CVE-2023-48022 was discovered and reported to Anyscale by offensive cybersecurity company Bishop Fox. In a November blog post, Berenice Flores Garcia, senior security consultant at Bishop Fox, warned that the flaw poses significant risk to organizations running the framework on cloud platforms such as Amazon EC2.

"This lack of authentication mechanisms allows unauthorized actors to freely submit jobs, delete existing jobs, retrieve sensitive information, and achieve remote command execution," she wrote. "The vulnerability could be exploited to obtain operating system access to all nodes in the Ray cluster or attempt to retrieve Ray EC2 instance credentials."

Flores Garcia also noted that at the time, Ray's GitHub repository had been forked more than 4,900 times while Ray's Docker image was pulled approximately 5 million times.

Oligo researchers also expressed concern because they observed compromised systems that included command history. That could make it easier for attackers to learn and leak secrets from productions that were used in previous commands, Flores Garcia warned.

Oligo said Anyscale listed high-profile organizations that use Ray in production, including Uber, Amazon and OpenAI. "All organizations using Ray are advised to review their environments to ensure they are not exposed and to analyze any suspicious activity," the blog read.

In a November blog post disclosing the five reported vulnerabilities, however, Anyscale disputed the findings and said it does not consider CVE-2023-48022 to be a vulnerability or even a bug. The company said the lack of authentication in the framework was based on "a long-standing design decision" in accordance with Ray's security boundaries and deployment best practices.

Anyscale emphasized that Ray is designed to provide arbitrary remote code execution as a service. Because it's a distributed execution framework, the company said it's incumbent upon Ray users to avoid running it on exposed networks and to prevent access to the clusters from untrusted systems.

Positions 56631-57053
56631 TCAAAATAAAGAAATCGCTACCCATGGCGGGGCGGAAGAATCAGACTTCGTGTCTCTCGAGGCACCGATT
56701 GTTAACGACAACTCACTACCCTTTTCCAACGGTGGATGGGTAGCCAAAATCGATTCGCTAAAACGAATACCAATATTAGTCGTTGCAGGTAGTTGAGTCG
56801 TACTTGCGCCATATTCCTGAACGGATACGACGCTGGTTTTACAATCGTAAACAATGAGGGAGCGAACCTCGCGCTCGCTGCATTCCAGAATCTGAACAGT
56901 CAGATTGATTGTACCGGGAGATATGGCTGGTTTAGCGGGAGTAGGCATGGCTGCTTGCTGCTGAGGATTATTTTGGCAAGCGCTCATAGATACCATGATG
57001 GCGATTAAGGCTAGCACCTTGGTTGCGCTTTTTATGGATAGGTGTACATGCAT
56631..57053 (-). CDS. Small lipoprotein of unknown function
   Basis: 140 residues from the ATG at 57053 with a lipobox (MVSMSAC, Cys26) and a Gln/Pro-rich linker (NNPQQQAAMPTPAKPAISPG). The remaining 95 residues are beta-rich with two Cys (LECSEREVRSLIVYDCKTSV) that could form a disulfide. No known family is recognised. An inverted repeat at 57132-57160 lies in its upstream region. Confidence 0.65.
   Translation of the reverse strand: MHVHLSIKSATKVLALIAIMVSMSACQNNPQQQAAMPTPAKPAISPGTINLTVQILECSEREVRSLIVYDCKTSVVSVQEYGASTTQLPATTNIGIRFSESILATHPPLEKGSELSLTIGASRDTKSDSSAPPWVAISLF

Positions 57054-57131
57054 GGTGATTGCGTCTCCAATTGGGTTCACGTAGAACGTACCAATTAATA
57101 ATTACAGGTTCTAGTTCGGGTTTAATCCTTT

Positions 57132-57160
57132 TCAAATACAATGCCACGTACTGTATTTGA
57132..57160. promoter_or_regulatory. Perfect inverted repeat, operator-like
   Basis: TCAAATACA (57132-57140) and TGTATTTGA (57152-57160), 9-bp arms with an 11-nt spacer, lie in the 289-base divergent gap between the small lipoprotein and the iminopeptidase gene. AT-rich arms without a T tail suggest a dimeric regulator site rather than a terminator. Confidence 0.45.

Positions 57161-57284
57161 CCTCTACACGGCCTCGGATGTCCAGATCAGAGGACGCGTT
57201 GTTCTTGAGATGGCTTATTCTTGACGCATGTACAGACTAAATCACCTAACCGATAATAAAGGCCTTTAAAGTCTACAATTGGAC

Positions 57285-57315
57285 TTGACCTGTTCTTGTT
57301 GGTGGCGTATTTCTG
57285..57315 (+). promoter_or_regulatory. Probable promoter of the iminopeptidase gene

"We have considered very seriously whether or not something like that would be a good idea, and to date have not implemented it for fear that our users would put too much trust into a mechanism that might end up providing the façade of security without properly securing their clusters in the way they imagined," Anyscale wrote in the blog post.

The company did say in the November post that it planned to introduce authentication in a future version of Ray, though no specific timeline was given.

A possible zero-day?

Oligo researchers said they discovered a cryptomining campaign that exploited ShadowRay to hijack victims' computing resources. "The first crypto-miner we noticed was installed on Feb. 21, 2024," the researchers wrote in the blog post. "Using public web intelligence tools, we discovered that the IP has been accepting connections to the target port since Sept. 5, 2023, indicating the breach might have started before the vulnerability was disclosed."

Oligo's research team confirmed to TechTarget Editorial that the attack included exploitation evidence for CVE-2023-48022. However, the team said as of now, ShadowRay is not considered a zero-day vulnerability.

Oligo said it has notified numerous companies about the attacks. The company also warned that based on the scale of the attacks and malicious activity observed, the researchers believe "the threat actors are probably part of a well-established hacking group."

To defend against ShadowRay attacks, Oligo urged organizations to deploy Ray clusters in only secure and trusted environments that aren't exposed to the public internet. The company also recommended implementing firewall rules or security groups to restrict access to Ray clusters and adding authorization on top of the Ray dashboard port, which is Port 8265 by default.

This article was updated on 3/28/24.

Arielle Waldman is a news writer for TechTarget Editorial covering enterprise security.

Rob Wright is a longtime reporter and senior news director for TechTarget Editorial's security team. He drives breaking infosec news and trends coverage. Have a tip? Email him.